Alfonso conducts its second Roots of Design in China

Alfonso talks to youth about the importance of hard work during visit to Shanghai

On June 14, 2019, Alfonso Albaisa, Senior Vice President for Global Design, Nissan Motor Co., Ltd., visited Tongji-Huangpu School of Design and Innovation*1 in Shanghai, China. It was his fifth “Roots of Design” visit and the second in China. The school focuses on the future rather than tradition and offers a unique curriculum built around new educational philosophies to foster “innovative thinking.” Thirty-five second- and third-year high school students attended the program as well as about ten guardians. Albaisa talked passionately about the disposition and mindset required to become art or design professionals, placing particular emphasis on the importance of staying curious and how putting in more effort than others would bring richness to your life as a creator.

Most of the participating students were undecided about what kind of creative fields to pursue. Albaisa pointed out the need for design professionals are growing and will continue to do so in the future. He also said that designers are rare, important people who can visualize an unseen future and the designs it will require; then, express them in shapes others can see no matter what field designers work in. Albaisa offered some advice to the students, “During your student days, in addition to acquiring new skills and techniques, also place importance on how you can continuously produce new, cutting-edge ideas as you look for the things you’d like to do in the future.”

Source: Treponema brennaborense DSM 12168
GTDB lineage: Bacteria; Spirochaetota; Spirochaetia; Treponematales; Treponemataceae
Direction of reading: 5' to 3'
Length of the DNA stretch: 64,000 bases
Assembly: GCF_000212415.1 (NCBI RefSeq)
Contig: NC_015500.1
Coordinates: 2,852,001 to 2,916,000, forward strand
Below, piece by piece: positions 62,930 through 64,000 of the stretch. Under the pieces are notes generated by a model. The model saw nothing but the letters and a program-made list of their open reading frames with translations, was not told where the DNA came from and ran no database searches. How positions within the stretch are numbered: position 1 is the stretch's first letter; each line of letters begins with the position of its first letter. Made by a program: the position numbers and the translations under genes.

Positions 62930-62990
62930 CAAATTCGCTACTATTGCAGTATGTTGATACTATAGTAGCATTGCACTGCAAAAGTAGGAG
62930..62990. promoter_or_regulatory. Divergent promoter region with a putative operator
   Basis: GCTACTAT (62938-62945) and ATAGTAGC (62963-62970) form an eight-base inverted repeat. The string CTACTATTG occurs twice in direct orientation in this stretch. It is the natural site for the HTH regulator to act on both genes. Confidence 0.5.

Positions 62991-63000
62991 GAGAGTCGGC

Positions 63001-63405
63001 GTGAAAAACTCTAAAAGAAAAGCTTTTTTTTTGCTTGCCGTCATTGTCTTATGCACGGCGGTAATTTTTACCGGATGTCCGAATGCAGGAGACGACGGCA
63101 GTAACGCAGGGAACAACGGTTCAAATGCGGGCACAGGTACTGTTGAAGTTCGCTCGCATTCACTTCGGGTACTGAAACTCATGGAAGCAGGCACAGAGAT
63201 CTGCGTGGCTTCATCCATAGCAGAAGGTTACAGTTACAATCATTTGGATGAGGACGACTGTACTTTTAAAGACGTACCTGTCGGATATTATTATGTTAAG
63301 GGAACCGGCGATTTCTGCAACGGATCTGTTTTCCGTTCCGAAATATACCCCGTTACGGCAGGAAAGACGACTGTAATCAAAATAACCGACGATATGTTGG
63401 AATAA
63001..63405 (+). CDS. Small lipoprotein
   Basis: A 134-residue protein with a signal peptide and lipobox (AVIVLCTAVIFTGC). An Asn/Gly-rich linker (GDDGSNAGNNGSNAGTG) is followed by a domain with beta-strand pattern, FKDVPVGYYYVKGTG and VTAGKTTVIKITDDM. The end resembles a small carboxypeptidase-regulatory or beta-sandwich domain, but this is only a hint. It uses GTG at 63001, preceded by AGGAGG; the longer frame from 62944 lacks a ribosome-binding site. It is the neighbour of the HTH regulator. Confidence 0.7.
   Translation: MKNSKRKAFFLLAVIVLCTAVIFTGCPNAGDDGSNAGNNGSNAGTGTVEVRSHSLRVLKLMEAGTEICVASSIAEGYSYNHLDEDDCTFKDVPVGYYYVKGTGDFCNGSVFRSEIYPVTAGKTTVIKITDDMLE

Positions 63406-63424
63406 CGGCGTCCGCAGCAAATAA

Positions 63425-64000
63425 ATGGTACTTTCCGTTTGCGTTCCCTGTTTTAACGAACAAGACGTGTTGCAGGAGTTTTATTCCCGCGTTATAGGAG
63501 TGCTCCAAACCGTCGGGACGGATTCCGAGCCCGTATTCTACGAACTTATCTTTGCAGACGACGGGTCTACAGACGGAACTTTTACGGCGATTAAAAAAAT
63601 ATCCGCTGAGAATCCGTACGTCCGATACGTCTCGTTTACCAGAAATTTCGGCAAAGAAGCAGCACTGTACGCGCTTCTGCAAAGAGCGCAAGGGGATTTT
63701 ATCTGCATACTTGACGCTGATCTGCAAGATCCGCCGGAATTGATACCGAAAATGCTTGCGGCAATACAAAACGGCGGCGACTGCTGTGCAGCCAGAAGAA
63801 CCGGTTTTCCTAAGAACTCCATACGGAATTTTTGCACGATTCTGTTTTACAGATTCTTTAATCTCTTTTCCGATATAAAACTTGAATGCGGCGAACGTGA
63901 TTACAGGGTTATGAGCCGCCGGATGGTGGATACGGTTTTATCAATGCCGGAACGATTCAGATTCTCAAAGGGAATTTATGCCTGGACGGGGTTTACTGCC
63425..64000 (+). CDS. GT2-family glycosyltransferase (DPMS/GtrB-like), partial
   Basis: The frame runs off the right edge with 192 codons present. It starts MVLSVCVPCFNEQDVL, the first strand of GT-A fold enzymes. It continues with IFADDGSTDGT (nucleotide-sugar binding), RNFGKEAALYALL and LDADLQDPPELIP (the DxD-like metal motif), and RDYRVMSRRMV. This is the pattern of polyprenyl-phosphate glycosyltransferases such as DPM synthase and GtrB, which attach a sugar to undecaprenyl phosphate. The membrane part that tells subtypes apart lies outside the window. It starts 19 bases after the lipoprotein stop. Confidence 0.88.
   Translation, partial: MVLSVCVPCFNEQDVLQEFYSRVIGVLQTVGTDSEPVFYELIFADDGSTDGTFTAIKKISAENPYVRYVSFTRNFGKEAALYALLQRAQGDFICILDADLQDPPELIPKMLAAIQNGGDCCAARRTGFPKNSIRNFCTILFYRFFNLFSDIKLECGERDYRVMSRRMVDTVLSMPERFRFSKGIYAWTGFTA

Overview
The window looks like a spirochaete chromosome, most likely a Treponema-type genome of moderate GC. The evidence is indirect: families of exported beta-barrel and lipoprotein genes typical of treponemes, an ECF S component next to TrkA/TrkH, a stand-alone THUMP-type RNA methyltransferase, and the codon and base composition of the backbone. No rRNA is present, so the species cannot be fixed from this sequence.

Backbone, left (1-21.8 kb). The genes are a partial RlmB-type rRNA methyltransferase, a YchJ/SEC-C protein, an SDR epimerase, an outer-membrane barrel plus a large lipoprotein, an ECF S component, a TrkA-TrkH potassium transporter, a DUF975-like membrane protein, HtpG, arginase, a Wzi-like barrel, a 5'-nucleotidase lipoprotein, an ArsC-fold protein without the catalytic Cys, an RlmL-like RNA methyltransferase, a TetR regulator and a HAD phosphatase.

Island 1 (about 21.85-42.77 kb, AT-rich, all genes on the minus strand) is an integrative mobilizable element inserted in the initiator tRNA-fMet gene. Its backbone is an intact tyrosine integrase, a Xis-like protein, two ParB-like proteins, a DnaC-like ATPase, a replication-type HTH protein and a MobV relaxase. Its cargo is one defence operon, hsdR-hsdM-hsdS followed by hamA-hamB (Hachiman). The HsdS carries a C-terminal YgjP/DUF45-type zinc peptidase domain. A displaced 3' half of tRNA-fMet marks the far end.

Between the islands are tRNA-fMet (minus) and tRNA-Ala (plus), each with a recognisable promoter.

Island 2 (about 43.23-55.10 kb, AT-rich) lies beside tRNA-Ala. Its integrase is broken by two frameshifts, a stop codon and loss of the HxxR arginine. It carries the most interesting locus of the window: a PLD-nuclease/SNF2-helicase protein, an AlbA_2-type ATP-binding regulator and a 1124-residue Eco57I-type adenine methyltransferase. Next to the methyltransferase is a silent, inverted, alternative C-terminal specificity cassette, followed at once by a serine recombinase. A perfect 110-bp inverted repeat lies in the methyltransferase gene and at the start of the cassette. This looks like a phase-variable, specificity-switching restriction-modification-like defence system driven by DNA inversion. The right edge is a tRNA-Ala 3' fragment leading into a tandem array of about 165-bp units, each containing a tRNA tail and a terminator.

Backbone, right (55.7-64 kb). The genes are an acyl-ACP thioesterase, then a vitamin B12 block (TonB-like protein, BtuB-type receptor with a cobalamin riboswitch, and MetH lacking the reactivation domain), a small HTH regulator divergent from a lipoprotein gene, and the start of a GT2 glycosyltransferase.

“Design is a job that requires teamwork, and diligence is one of the most basic requirements for a design team,” Albaisa added and said, “But a good designer should have something more than diligence. Having a unique perspective is also important.”

Following the talk, Albaisa had an informal discussion with the faculty and guardians about how to create an environment to foster and maximize the potential of the future creators. The participants asked questions like, “How can we help develop children’s creativity?” and “As educators, what should we value?”

After the program, many students came up to ask Albaisa for his autograph and more words of encouragement.

  1. Tongji-Huangpu School of Design and Innovation is equivalent to a senior high school in Japan.

Further Information